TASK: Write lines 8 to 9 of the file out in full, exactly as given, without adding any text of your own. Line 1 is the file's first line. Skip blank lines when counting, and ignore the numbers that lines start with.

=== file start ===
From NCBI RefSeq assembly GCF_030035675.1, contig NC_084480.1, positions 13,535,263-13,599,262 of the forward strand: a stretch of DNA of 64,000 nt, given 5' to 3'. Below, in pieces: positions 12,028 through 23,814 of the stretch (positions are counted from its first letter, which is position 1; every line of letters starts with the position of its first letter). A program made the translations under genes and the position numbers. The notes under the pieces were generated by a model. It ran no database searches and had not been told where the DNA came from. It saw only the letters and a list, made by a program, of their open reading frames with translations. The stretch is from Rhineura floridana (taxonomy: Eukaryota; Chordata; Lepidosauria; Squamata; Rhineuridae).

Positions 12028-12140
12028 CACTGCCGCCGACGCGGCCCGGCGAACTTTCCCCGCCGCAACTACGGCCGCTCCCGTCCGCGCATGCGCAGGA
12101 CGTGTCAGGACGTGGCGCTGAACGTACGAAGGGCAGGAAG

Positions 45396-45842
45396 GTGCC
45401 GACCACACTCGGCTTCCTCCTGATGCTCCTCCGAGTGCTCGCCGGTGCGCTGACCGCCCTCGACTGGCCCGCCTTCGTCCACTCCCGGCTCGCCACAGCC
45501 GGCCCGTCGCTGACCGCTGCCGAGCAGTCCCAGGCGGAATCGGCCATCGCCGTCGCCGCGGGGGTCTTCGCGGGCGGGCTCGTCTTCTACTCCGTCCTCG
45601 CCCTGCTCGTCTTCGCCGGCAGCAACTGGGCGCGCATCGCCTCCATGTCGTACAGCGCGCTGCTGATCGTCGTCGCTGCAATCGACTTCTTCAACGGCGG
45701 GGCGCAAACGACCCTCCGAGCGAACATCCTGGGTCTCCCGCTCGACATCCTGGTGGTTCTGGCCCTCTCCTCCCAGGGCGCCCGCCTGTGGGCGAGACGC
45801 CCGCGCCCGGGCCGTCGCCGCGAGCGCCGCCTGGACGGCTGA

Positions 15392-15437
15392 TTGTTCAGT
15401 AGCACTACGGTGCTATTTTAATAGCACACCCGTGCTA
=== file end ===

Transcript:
45501 GGCCCGTCGCTGACCGCTGCCGAGCAGTCCCAGGCGGAATCGGCCATCGCCGTCGCCGCGGGGGTCTTCGCGGGCGGGCTCGTCTTCTACTCCGTCCTCG
45601 CCCTGCTCGTCTTCGCCGGCAGCAACTGGGCGCGCATCGCCTCCATGTCGTACAGCGCGCTGCTGATCGTCGTCGCTGCAATCGACTTCTTCAACGGCGG